My alarm went off at 5. I woke up, rubbed my eyes, and looked out the window. Lights! Land!
The captain told us that we’d be passing under the Verrazano-Narrows Bridge (which connects Staten Island to Long Island) sometime between 5 and 6. So if we wanted to see the approach, then we’d need to be up by then.
I grabbed my camera, Stephanie bundled up, and we headed out onto the deck. The view behind the ship was dark except for a few lights on the horizon. The air was humid. We climbed the stairs to the wings on either side of the bridge for an unobstructed view forward. The other passengers were already there. After nine days spent crossing the Atlantic, the lights of Manhattan were just coming into view.
We were treated to a stunning “blood orange” morning twilight behind Manhattan as we entered New York Harbor (aka Upper New York Bay). We were also able to spot Lady Liberty, quite minuscule in the distance, before making a sharp turn away from the city and into the narrow tidal straight of Kill Van Kull.
We went under the steel arch Bayonne Bridge (which connects New Jersey to Staten Island) with only a few feet of clearance. An interesting aside: once the Panama Canal expansion project is complete (which we saw in progress last year), the bridge’s height will constrain the size of ships that can access the Port Newark-Elizabeth Marine Terminal. Apparently the Army Corps of Engineers is considering a proposal to jack up the bridge to increase its height by 40 percent (or 60 feet).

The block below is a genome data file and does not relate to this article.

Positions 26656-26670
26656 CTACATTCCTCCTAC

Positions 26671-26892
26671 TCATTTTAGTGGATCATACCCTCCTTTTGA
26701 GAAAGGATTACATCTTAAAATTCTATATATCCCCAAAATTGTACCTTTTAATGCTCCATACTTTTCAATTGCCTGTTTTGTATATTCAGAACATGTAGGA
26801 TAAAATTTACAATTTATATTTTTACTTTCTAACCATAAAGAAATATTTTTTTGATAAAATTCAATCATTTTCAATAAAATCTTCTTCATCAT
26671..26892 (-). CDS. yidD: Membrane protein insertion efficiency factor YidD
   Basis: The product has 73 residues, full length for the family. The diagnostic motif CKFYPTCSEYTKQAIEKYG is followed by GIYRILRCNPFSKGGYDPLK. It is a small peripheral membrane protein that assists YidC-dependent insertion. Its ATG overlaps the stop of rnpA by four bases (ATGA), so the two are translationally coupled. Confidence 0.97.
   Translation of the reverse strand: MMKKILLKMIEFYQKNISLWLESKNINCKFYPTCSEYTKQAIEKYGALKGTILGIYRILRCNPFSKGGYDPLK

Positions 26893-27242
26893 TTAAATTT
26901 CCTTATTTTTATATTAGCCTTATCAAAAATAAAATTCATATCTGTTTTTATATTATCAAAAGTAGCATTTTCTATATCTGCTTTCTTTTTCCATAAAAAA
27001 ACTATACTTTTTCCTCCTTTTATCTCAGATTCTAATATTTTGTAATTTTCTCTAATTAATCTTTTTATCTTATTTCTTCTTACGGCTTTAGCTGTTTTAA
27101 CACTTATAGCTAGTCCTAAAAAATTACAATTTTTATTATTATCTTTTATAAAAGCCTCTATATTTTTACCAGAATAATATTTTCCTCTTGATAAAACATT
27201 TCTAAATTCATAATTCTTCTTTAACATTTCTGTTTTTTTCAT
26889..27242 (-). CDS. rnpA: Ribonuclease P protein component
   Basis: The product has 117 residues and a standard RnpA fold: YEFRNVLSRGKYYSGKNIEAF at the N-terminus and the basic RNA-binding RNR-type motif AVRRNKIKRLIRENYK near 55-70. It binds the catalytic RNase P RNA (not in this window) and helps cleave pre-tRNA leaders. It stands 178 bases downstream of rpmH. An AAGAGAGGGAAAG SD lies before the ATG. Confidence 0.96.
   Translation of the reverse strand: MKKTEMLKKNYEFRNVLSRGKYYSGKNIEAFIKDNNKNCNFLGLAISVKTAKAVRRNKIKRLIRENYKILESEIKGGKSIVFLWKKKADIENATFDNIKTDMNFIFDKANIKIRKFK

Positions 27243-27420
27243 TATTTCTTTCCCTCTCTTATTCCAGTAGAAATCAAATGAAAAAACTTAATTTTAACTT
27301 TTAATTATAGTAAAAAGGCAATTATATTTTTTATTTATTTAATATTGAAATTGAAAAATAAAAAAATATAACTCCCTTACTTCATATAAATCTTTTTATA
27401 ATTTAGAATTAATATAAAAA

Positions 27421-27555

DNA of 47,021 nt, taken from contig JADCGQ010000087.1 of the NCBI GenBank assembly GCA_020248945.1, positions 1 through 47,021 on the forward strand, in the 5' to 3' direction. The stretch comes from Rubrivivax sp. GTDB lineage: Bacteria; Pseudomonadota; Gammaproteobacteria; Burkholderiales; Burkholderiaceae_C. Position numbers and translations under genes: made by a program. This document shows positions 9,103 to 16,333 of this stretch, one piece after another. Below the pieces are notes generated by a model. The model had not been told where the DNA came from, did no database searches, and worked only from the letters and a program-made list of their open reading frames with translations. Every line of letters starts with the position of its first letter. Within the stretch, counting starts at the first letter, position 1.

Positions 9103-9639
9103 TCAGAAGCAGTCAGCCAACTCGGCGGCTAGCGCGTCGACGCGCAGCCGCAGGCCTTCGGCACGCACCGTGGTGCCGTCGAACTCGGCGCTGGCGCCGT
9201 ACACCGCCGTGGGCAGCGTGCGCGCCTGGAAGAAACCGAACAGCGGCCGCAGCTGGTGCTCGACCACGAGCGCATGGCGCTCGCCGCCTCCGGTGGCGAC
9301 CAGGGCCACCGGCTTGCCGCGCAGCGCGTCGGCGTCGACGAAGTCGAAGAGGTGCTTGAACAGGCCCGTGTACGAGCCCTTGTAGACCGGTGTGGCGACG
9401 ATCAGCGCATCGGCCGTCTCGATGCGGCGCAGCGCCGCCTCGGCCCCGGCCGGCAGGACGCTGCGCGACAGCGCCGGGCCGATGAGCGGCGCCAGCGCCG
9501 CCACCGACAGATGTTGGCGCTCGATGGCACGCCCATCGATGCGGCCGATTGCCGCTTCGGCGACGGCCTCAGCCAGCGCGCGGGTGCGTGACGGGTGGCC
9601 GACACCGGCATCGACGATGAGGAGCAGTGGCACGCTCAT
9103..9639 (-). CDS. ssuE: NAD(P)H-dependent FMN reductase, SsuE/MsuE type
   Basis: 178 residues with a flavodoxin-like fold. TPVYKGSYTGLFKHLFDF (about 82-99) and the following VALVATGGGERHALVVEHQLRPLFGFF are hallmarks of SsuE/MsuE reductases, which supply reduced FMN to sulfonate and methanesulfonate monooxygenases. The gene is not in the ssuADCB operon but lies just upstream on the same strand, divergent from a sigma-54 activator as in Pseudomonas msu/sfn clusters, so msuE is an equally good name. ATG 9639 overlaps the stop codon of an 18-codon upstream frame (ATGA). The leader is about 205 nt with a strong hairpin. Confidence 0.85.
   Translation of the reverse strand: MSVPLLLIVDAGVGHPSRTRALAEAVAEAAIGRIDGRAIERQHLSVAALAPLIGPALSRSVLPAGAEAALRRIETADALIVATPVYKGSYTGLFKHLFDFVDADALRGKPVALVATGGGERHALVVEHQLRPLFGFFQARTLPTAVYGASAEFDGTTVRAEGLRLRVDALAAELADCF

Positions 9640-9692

With the aid of several tug boats, we made a sharp right turn into Newark Bay, followed by a sharp left turn towards our wharf. It’s funny because technically we were arriving in New Jersey, not New York. The sun was coming up, and it was looking like it was going to be a spectacular day. What a perfect welcome.
By 7:30 we were docked—and ravenous. We went down to the officer’s mess for a big breakfast, and then immediately up to the clearance office to be admitted back into the United States. It’s hard to believe that we’d been out of the country for nearly a year. We actually made it all the way around the world! With one last stamp in our passports we were officially back—almost. Our transport wouldn’t be picking us up until 1, so Stephanie took a nap, I finished packing, and then we went down for our last lunch aboard the ship before they turned us loose.